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Thu 25 Jan 2001 04:00 AM

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Enterprise backup strategy

In a world where SANs are growing to dominate enterprise storage, and data mirroring is common, is there still a place for traditional backup techniques and strategies?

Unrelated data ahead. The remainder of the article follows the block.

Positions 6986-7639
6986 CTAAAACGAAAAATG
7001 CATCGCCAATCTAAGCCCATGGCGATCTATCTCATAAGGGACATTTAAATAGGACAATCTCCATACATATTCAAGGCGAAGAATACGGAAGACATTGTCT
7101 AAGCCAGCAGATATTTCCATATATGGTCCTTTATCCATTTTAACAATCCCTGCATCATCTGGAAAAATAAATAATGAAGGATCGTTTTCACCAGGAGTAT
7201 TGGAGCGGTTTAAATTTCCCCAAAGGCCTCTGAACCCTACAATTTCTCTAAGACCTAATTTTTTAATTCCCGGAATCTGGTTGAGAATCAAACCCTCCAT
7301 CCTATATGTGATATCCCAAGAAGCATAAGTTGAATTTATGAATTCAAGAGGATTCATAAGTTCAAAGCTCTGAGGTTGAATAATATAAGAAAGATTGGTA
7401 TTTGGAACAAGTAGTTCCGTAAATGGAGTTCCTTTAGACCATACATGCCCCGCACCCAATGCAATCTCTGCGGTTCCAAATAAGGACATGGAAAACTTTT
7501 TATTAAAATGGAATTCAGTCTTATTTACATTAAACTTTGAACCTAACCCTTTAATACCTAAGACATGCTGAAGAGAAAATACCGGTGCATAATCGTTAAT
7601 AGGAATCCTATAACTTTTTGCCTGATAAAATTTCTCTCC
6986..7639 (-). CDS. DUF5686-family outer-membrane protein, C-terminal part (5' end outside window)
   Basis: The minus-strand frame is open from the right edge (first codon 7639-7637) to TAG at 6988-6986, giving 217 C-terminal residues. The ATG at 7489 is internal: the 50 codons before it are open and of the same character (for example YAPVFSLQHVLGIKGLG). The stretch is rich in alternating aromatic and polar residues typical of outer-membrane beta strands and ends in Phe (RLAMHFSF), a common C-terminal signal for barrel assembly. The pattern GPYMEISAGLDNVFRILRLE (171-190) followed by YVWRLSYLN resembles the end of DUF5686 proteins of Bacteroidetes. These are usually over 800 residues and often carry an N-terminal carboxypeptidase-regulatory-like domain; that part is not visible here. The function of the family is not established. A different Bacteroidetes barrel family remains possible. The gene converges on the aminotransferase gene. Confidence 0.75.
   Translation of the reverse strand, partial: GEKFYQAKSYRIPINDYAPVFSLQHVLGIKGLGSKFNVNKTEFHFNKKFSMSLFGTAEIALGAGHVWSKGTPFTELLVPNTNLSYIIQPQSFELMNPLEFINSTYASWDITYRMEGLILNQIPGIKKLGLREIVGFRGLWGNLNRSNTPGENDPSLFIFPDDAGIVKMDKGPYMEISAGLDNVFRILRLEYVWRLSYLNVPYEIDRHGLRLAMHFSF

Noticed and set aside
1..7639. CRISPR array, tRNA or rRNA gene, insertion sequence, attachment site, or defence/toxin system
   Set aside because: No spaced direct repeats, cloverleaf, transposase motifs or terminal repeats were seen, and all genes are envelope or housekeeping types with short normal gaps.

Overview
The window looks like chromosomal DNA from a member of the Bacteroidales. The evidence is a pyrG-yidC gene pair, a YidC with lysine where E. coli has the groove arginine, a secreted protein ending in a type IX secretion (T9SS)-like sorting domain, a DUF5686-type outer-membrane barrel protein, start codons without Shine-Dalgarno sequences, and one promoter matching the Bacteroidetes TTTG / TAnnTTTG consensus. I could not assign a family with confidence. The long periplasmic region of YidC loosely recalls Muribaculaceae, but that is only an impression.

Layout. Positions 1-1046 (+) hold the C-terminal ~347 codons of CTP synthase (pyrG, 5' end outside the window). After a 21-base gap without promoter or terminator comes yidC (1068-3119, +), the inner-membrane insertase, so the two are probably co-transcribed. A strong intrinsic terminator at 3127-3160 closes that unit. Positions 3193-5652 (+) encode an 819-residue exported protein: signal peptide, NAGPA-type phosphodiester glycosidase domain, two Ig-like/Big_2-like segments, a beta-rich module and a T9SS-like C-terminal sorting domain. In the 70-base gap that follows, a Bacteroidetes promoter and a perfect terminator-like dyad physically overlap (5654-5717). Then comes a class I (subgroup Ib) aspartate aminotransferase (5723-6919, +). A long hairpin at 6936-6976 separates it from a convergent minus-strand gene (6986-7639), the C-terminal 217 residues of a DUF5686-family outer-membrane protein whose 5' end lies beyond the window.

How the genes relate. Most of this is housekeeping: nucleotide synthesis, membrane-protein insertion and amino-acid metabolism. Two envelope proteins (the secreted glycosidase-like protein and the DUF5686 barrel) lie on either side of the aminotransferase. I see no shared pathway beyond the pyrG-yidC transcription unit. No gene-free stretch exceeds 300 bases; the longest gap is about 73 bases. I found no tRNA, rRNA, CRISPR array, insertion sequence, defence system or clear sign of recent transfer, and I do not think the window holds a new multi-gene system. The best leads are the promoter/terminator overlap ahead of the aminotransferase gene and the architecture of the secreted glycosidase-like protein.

Introduction|~||~||~|Businesses need constant access to inventory, and to customer, employee and external Web databases. They must be able to get to files instantly, with zero downtime. Data management and storage technology encompasses business, technology and management issues associated with database management and data warehouse systems, as well as high-performance, fault-tolerant storage system architectures; these include backup systems and services, SAN/NAS (storage area network/network-attached storage) solutions, and disaster-recovery procedures.There are several reasons why traditional backup isn't dead. While high-availability solutions may be the bees knees when it comes to storage, they are also extremely expensive, and frequently complex to deploy and maintain. Aside from high-end environments and adventurous middle-tier companies, the rest of us make do with more conventional ways of protecting our data.Then there is versioning. All the data mirrors in the world won't do you any good if a core database suffers serious corruption. If the error goes unnoticed for longer than your transaction logs, you have no way to roll back to a clean version, unless you have snapshots dating back further than the error.If anything, the return of high-density enterprise storage environments highlights the need for effective baseline backups. The immense quantities of data flowing in today's e-business and production networks is testimony to the role information is playing in the entire business process. Any interruption to that data can have serious consequences.||**||Drafting strategy|~||~||~|Drafting a backup strategy can also indicate possible future shortcomings of applications. If an application requires files to be locked or resources to be committed, it may require service interruption in order to safely be backed up - otherwise, open files may not be correctly stored. In most cases, such an application should be hosted on a database with loggable transactions, or on a journaling filesystem, where regular snapshots can be taken without any break in operation. If it is not, that environment may run into a brick wall later, when scalability demands it handle higher data demands on a 24x7 basis.Similarly, client-server applications that store data client-side, or rely on regular data replication, may also be at risk. You have complete control at the data centre; all the information is readily accessible and not too difficult to back up. Out on the network, gathering data is far more difficult. Although there are a number of software solutions from companies such as Symantec and Veritas to perform remote backups, as well as dedicated client-backup devices such as HP's SureStore AutoBackup, there is always a compromise in terms of performance and network overhead, as well as the possibility of user error. Effective departmental and work-station backup is a vital component of the backup strategy. In fact, that was exactly one of the reasons SANs became popular - to offload the overhead of storage related traffic and backup tasks from the rest of the corporate data network.Most PC users store data locally, and few companies discourage that. In many cases, that is not critical, but sometimes it could be disastrous. Because PC storage is using cheaper, lower-demand technology than that in a server (no RAID support, no environment control, etc), the MTBF is far lower. Failures are common - every company has experienced PC disk failure, and few ever have a way to recover. A sales executive with databases of clients and sales on his laptop or a software developer with the latest build of a critical system could be set back weeks, and do considerable damage to the company, when that drive crashes.A tiered strategy is not difficult to deploy, whereby desktops regularly save incremental backups of specific directories to a backup server - an NAS device is a cost-effective and easy solution - which in turn can be backed up to traditional off-line media.Backups will vary in time-sensitivity; some data can be archived and stored in offline vaults with long lead times to recovery, whereas other data may be far more sensitive. An e-commerce environment that measures revenue by the minute cannot afford the delay for a courier to fetch a tape archive from the safe-deposit box. It is important to evaluate the different types of data present, and to craft a backup strategy suited to each. For critical data, a near-line off-site mirror complemented by off-line long-term storage is an attractive, if costly, solution.||**||Performance and reliability|~||~||~|Above raw performance, the most important aspect to offline storage is reliability. Magnetic media is not perfect, and needs to be thoroughly tested. It is not uncommon for data loss to occur, and the backup tape to be found faulty. Not only should backups be tested as soon as they are performed, existing archives should also be tested periodically.Disparate environments raise another concern; most companies do not use a single unified data environment. There is user data, departmental servers, backend enterprise software with various databases, and so on. Just as there are strategies and technologies to facilitate managing that complex data environment, there needs to be backup solutions to accomplish the same thing. Inevitably, a chain breaks at the weakest link - providing bullet-proof backup on the database clusters but neglecting the web server will not prevent your Internet services from failing when the latter suffers a failure.There are several areas needing attention when drafting backup strategies:· Clients to be backed up and requiring restore services· Servers where databases and data warehouses reside· Mainframes and Backup Servers for mirroring, storage and caching· Storage devices - either onsite or offsite· Multi-platform network environment: NT, NetWare, UNIX, VMSAny backup policy and management system that you select must have the ability to integrate all of these pieces and centralize control, the flexibility to accommodate new storage elements and application environments in the future, and interoperability with other vendor's equipment and software. That last point is especially important: many networks already have investments in other backup technology, or through corporate mergers may need to manage disparate backup solutions. The ability to integrate can prevent lengthy and potentially risky redrafting of backup strategies later on.When evaluating backup solutions, several key areas should be noted:· Centralised management and interfaces. Can it be scripted? Remotely controlled?· Integration with management platforms· Client platform coverage· Data management (archiving, record keeping, etc)· Resilience - self-healing, failover, fault prediction, etc.· Scalability· Speed of recovery· Ease of deployment, configuration and maintenanceOf those points, the last two in particular are worthy of explanation. To the user or customer, the speed at which data is backed up is irrelevant; it is the speed (and reliability) at which it can be recovered that is important. If you can't turn around in your chair and put your hand on a backup of any specified file or database backup, the responsiveness of your backup solution should be questioned.||**||Integration is key|~||~||~|Because backups strategies are expected to run with a minimum of intervention and a maximum of accommodation to new needs, the ease with which a solution can be deployed, integrated into existing systems and then managed is key. Every vendor offers management front-ends to their own products, what about others? New storage initiatives are going a long way to address what has been a historic problem, but there are still issues to be addressed.Unfortunately, it's common to have to compromise on the list of desirable features for that backup solution. Whether from budget constraints, limitations in existing equipment or another restriction, cutting corners is often unavoidable. This is not necessarily bad; so long as the overall strategy takes the limitations into account and has methods to deal with them. So long as there is an overall strategy, accepting a drawback in the short-term that will support the long-term plan is better than opting for a complete set of bells-and-whistles now, only to find that it doesn't meet your long-term goals, or involves paying for many more features than you need.A company that doubts the business impact caused by network downtime and storage constraints might not be in business five years from now. That is how critical storage systems are. Surveys show that the average loss in revenue due to storage failure is between $125,000 for small companies, and in excess of $1 million for large companies with 1,000 or more employees. The question really becomes: can you afford not to have a comprehensive backup solution.The value of the data stored on file servers is usually far greater than the value of all the hardware and software components combined. Recent studies show that most companies that experience a data disaster lasting 10 days or more are either acquired by another company or file for bankruptcy within a year.The major reason for catastrophic data loss is a lack of understanding of the requirements for preventing that loss. This is compounded by the fact that some of the available backup hardware and software are unreliable. The backup issues facing the system administrator are not always clear-cut. Many tape drive vendors would like users to concentrate on a few specific issues, such as backup time, capacity, and mean time between failures (MTBF). However, it takes a broad comprehension of the issues - from backup media options and methods to restoration procedures - to select and implement a solid backup system.As the system administrator, don't find out too late that the backup system or procedures are inadequate or unreliable. The resulting data loss might be catastrophic. A solid backup system comprising hardware, software, and clear procedures is an absolute necessity.||**||